Utah warns of Delta variant eroding COVID vaccine effectiveness

Since the emergence of the severe acute respiratory syndrome coronavirus 2 (SARS-CoV-2), which is the disease responsible for the coronavirus disease 2019 (COVID-19), vaccines have been regarded as the most effective way to mitigate the spread of this virus. However, the rise of SARS-CoV-2 variants of concern (VoCs), especially the Delta variant, has increased concerns on the effectiveness of vaccines against these more transmissible VoCs.

These concerns have been exacerbated due to increased infection rates in fully vaccinated individuals as a result of the global spread of the Delta variant. In fact, a recent study published on the preprint server medRxiv* finds a reduction in vaccine effectiveness (VE) against COVID-19 in Utah corresponding to the spread of the Delta variant in the region.

Study: Progress of the Delta variant and erosion of vaccine effectiveness, a warning from Utah. Image Credit: Lazy_Bear / Shutterstock.com

This news article was a review of a preliminary scientific report that had not undergone peer-review at the time of publication. Since its initial publication, the scientific report has now been peer reviewed and accepted for publication in a Scientific Journal. Links to the preliminary and peer-reviewed reports are available in the Sources section at the bottom of this article. View Sources

About the study

In October 2020, the Utah Department of Health (UDOH) began monitoring SARS-CoV-2 VoCs. By mid-April 2021, the first SARS-CoV-2 Delta cases were reported by the UDOH.

In the current study, the researchers analyzed the daily vaccination numbers as well as the proportion of SARS-CoV-2 variants that were detected in infected patients. Combined daily VE, which included VE against the Delta variant and all other variants, was also included in their analysis.

Study findings

The current study found that as of June 28, 2021, 54% of the population in Utah was fully vaccinated. More specifically,  52.9% of these individuals were vaccinated with Pfizer, 38.1% with Moderna, and 9.05% with the Janssen vaccine.

Daily percent of breakthrough cases and a population that is fully vaccinated, daily vaccine effectiveness against SARS-CoV-2, and sequencing results by week, in Utah. (A) The 14-day moving average of the percent of breakthrough cases against the percent of the population vaccinated (blue) from January 16, 2021, to June 28, 2021, with the theoretical curves for the expected percent of breakthrough cases with vaccine effectiveness ranging from 80% to 95% (grey dashed lines). (B) 14-day moving average of vaccine effectiveness against SARS-CoV-2 from January 16, 2021, to June 28, 2021, and the 95% confidence interval (shaded grey region). (C) The weekly percent of all sequenced samples by lineage from the week starting on January 17, 2021, to the week starting on June 13, 2021.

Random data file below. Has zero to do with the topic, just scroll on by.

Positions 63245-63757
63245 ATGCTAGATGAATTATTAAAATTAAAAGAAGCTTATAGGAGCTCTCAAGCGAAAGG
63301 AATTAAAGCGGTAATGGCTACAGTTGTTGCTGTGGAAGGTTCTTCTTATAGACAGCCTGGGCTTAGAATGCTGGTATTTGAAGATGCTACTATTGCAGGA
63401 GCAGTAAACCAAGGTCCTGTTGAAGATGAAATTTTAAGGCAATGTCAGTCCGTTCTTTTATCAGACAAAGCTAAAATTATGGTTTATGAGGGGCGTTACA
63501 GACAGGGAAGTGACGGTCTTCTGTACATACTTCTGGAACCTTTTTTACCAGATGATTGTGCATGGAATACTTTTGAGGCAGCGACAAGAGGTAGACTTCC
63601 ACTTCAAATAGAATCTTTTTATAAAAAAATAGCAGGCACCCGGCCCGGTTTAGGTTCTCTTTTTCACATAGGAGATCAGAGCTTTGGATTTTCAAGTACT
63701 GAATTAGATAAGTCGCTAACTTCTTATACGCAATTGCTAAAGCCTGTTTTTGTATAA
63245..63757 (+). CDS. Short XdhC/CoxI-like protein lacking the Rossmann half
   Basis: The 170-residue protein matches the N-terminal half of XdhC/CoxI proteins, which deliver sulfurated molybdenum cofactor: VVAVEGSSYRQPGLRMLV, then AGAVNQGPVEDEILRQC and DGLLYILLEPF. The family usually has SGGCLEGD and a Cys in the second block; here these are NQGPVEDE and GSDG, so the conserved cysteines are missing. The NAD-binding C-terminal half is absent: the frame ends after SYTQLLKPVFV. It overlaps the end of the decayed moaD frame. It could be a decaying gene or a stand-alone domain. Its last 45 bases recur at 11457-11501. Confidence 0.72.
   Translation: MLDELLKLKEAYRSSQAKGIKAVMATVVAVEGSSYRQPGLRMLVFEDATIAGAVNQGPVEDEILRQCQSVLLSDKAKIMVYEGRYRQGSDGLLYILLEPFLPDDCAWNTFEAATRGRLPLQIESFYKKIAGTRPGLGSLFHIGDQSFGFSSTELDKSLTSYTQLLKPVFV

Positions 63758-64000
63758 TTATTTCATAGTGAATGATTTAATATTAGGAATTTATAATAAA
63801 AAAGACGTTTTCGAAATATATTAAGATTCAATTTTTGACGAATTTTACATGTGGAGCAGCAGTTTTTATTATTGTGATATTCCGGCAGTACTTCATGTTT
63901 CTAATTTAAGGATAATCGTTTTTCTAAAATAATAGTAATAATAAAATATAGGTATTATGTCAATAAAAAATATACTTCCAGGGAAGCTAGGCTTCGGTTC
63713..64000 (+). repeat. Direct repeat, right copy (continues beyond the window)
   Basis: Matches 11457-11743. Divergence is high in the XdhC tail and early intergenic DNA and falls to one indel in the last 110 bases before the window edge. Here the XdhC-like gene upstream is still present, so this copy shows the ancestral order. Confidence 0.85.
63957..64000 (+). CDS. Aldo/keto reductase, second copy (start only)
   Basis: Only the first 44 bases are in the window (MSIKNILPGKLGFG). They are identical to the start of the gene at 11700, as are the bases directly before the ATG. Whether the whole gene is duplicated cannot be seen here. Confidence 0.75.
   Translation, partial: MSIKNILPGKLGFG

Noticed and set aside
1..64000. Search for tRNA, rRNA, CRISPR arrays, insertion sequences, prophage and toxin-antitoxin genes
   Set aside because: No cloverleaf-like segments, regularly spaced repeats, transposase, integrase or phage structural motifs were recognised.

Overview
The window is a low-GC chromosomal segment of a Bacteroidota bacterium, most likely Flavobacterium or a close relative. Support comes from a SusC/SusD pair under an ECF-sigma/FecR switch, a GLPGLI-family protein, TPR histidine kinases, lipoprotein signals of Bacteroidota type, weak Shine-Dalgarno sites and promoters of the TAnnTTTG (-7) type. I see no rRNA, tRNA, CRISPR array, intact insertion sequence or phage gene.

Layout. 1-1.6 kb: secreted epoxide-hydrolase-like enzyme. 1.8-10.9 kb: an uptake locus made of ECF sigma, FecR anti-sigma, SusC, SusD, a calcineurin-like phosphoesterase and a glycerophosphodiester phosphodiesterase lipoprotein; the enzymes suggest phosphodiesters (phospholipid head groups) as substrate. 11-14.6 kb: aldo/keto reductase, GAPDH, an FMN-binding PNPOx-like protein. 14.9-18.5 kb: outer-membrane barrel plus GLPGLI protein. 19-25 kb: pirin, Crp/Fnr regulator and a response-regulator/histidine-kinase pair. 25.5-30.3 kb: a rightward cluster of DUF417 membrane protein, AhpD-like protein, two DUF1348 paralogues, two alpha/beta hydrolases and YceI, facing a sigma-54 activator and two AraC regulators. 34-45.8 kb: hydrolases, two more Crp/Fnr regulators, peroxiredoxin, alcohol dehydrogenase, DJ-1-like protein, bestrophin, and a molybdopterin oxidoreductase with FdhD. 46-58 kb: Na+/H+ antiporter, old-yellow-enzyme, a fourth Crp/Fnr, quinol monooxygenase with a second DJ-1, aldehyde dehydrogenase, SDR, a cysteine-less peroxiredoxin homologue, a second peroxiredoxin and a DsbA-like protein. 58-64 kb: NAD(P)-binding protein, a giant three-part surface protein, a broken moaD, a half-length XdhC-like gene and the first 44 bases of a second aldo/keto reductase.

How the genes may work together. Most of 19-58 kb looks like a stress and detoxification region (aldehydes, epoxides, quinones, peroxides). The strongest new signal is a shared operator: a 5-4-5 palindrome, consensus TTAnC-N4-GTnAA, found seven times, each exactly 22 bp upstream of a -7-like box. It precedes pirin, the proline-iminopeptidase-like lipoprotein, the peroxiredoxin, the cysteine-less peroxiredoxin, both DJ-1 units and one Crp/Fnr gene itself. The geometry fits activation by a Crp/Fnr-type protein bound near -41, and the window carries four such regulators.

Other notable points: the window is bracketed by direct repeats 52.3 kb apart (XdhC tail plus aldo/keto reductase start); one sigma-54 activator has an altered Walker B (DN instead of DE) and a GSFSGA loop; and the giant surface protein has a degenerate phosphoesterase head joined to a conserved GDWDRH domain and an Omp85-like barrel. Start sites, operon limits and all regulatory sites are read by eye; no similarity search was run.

It was also observed that the number of SARS-CoV-2 cases increased by end of June to 10.5%, which was more than the expected value of 6.4%. This rise in cases was accompanied by a reduction in VE from 90% in mid-May to 83% by the end of June.

“This reduction in the effectiveness of available vaccines correlated with the arrival of novel VOCs, rather than waning immunity, is highly concerning.”

This increase in cases and decrease in VE should be of concern, as it indicates that the Delta variant has the potential to cause COVID-19 outbreaks, even in highly vaccinated populations.

“If there is a consistent trend of increasing immune escape as new variants arise, it could eventually undermine the effectiveness of current vaccines and necessitate mass re-vaccination.”

This news article was a review of a preliminary scientific report that had not undergone peer-review at the time of publication. Since its initial publication, the scientific report has now been peer reviewed and accepted for publication in a Scientific Journal. Links to the preliminary and peer-reviewed reports are available in the Sources section at the bottom of this article. View Sources

Journal references:

Article Revisions

  • Apr 12 2023 - The preprint preliminary research paper that this article was based upon was accepted for publication in a peer-reviewed Scientific Journal. This article was edited accordingly to include a link to the final peer-reviewed paper, now shown in the sources section.
Suchandrima Bhowmik

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Suchandrima Bhowmik

Suchandrima has a Bachelor of Science (B.Sc.) degree in Microbiology and a Master of Science (M.Sc.) degree in Microbiology from the University of Calcutta, India. The study of health and diseases was always very important to her. In addition to Microbiology, she also gained extensive knowledge in Biochemistry, Immunology, Medical Microbiology, Metabolism, and Biotechnology as part of her master's degree.

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